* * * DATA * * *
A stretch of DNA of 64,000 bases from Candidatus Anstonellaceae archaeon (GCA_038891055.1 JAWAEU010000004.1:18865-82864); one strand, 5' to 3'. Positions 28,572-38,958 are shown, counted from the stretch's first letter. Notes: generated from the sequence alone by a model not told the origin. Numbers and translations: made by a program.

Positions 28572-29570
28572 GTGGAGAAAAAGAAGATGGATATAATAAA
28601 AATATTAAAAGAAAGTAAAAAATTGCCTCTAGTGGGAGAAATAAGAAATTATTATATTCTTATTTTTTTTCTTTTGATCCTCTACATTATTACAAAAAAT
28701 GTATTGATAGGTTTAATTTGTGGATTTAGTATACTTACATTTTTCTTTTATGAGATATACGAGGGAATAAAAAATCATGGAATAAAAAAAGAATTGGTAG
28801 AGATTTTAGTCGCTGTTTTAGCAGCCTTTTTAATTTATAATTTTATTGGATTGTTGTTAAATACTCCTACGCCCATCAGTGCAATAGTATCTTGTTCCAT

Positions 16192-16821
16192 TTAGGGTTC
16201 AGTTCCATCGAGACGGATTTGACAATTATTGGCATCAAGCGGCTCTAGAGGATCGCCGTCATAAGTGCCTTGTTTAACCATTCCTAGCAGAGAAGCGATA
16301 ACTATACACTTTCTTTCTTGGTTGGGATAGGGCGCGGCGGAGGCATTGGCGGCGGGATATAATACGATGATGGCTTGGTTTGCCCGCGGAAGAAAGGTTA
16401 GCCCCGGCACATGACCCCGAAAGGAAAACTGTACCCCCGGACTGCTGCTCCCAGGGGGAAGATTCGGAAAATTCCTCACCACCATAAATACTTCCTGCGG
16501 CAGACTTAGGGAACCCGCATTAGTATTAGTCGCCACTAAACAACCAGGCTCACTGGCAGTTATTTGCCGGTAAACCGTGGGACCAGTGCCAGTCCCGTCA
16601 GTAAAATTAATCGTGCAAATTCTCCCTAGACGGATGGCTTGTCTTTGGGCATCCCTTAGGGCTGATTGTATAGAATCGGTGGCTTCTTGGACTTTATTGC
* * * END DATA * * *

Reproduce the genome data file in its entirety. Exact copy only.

A stretch of DNA of 64,000 bases from Candidatus Anstonellaceae archaeon (GCA_038891055.1 JAWAEU010000004.1:18865-82864); one strand, 5' to 3'. Positions 28,572-38,958 are shown, counted from the stretch's first letter. Notes: generated from the sequence alone by a model not told the origin. Numbers and translations: made by a program.

Positions 28572-29570
28572 GTGGAGAAAAAGAAGATGGATATAATAAA
28601 AATATTAAAAGAAAGTAAAAAATTGCCTCTAGTGGGAGAAATAAGAAATTATTATATTCTTATTTTTTTTCTTTTGATCCTCTACATTATTACAAAAAAT
28701 GTATTGATAGGTTTAATTTGTGGATTTAGTATACTTACATTTTTCTTTTATGAGATATACGAGGGAATAAAAAATCATGGAATAAAAAAAGAATTGGTAG
28801 AGATTTTAGTCGCTGTTTTAGCAGCCTTTTTAATTTATAATTTTATTGGATTGTTGTTAAATACTCCTACGCCCATCAGTGCAATAGTATCTTGTTCCAT

Positions 16192-16821
16192 TTAGGGTTC
16201 AGTTCCATCGAGACGGATTTGACAATTATTGGCATCAAGCGGCTCTAGAGGATCGCCGTCATAAGTGCCTTGTTTAACCATTCCTAGCAGAGAAGCGATA
16301 ACTATACACTTTCTTTCTTGGTTGGGATAGGGCGCGGCGGAGGCATTGGCGGCGGGATATAATACGATGATGGCTTGGTTTGCCCGCGGAAGAAAGGTTA
16401 GCCCCGGCACATGACCCCGAAAGGAAAACTGTACCCCCGGACTGCTGCTCCCAGGGGGAAGATTCGGAAAATTCCTCACCACCATAAATACTTCCTGCGG
16501 CAGACTTAGGGAACCCGCATTAGTATTAGTCGCCACTAAACAACCAGGCTCACTGGCAGTTATTTGCCGGTAAACCGTGGGACCAGTGCCAGTCCCGTCA
16601 GTAAAATTAATCGTGCAAATTCTCCCTAGACGGATGGCTTGTCTTTGGGCATCCCTTAGGGCTGATTGTATAGAATCGGTGGCTTCTTGGACTTTATTGC